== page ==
Front Page Titles (by Subject) SECTION VII.: Of the nature of the idea or belief. - A Treatise of Human Nature
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SECTION VII.: Of the nature of the idea or belief. - David Hume, A Treatise of Human Nature 
A Treatise of Human Nature by David Hume, reprinted from the Original Edition in three volumes and edited, with an analytical index, by L.A. Selby-Bigge, M.A. (Oxford: Clarendon Press, 1896).
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Of the nature of the idea or belief.
The idea of an object is an essential part of the belief of it, but not the whole. We conceive many things, which we do not believe. In order then to discover more fully the nature of belief, or the qualities of those ideas we assent to, let us weigh the following considerations.
’Tis evident, that all reasonings from causes or effects terminate in conclusions, concerning matter of fact; that is, concerning the existence of objects or of their qualities. ’Tis also evident, that the idea of existence is nothing different from the idea of any object, and that when after the simple conception of any thing we wou’d conceive it as existent, we in reality make no addition to or alteration on our first idea. Thus when we affirm, that God is existent, we simply form the idea of such a being, as he is represented to us; nor is the existence, which we attribute to him, conceiv’d by a particular idea, which we join to the idea of his other qualities, and can again separate and distinguish from them. But I go farther; and not content with asserting, that the conception of the existence of any object is no addition to the simple conception of it, I likewise maintain, that the belief of the existence joins no new ideas to those, which compose the idea of the object. When I think of God, when I think of him as existent, and when I believe him to be existent, my idea of him neither encreases nor diminishes. But as ’tis certain there is a great difference betwixt the simple conception of the existence of an object, and the belief of it, and as this difference lies not in the parts or composition of the idea, which we conceive; it follows, that it must lie in the manner, in which we conceive it.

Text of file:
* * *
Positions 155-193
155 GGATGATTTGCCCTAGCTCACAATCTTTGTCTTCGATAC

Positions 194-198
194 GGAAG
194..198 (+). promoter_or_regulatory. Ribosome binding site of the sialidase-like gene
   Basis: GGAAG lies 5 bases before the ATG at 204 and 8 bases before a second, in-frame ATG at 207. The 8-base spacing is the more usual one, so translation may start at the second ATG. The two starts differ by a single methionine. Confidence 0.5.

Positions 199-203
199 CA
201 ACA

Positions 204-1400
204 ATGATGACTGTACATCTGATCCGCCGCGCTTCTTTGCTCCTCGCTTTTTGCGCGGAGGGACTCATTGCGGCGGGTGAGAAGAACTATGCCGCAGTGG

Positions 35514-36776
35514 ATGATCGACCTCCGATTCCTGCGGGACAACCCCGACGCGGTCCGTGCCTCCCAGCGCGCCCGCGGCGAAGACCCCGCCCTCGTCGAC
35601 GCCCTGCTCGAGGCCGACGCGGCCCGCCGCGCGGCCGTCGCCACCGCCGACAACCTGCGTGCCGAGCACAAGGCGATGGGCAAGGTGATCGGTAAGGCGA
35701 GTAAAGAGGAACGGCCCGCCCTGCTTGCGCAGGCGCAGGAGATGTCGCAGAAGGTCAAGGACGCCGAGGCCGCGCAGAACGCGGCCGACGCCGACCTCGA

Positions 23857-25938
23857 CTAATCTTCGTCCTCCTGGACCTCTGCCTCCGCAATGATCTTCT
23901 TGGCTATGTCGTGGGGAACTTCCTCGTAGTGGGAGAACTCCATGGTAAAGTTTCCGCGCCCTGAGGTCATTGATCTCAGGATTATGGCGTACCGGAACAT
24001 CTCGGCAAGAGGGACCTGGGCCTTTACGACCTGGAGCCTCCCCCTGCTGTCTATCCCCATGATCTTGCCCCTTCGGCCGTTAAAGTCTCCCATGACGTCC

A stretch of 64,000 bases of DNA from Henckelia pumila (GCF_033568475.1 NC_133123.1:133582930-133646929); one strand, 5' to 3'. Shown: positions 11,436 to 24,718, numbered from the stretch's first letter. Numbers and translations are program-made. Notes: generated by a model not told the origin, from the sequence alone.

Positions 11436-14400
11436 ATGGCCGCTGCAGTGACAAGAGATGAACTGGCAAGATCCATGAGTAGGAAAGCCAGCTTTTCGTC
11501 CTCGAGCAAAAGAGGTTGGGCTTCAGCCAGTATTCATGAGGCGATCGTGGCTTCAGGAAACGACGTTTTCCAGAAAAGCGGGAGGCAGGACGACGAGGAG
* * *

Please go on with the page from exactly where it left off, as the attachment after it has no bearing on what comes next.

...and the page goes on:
Suppose a person present with me, who advances propositions, to which I do not assent, that Cæsar dy’d in his bed, that silver is more fusible than lead, or mercury heavier than gold; ’tis evident, that notwithstanding my incredulity, I clearly understand his meaning, and form all the same ideas, which he forms. My imagination is endow’d with the same powers as his; nor is it possible for him to conceive any idea, which I cannot conceive; or conjoin any, which I cannot conjoin. I therefore ask, Wherein consists the difference betwixt believing and disbelieving any proposition? The answer is easy with regard to propositions, that are prov’d by intuition or demonstration. In that case, the person, who assents, not only conceives the ideas according to the proposition, but is necessarily determin’d to conceive them in that particular manner, either immediately or by the interposition of other ideas. Whatever is absurd is unintelligible; nor is it possible for the imagination to conceive any thing contrary to a demonstration. But as in reasonings from causation, and concerning matters of fact, this absolute necessity cannot take place, and the imagination is free to conceive both sides of the question, I still ask, Wherein consists the difference betwixt incredulity and belief? since in both cases the conception of the idea is equally possible and requisite.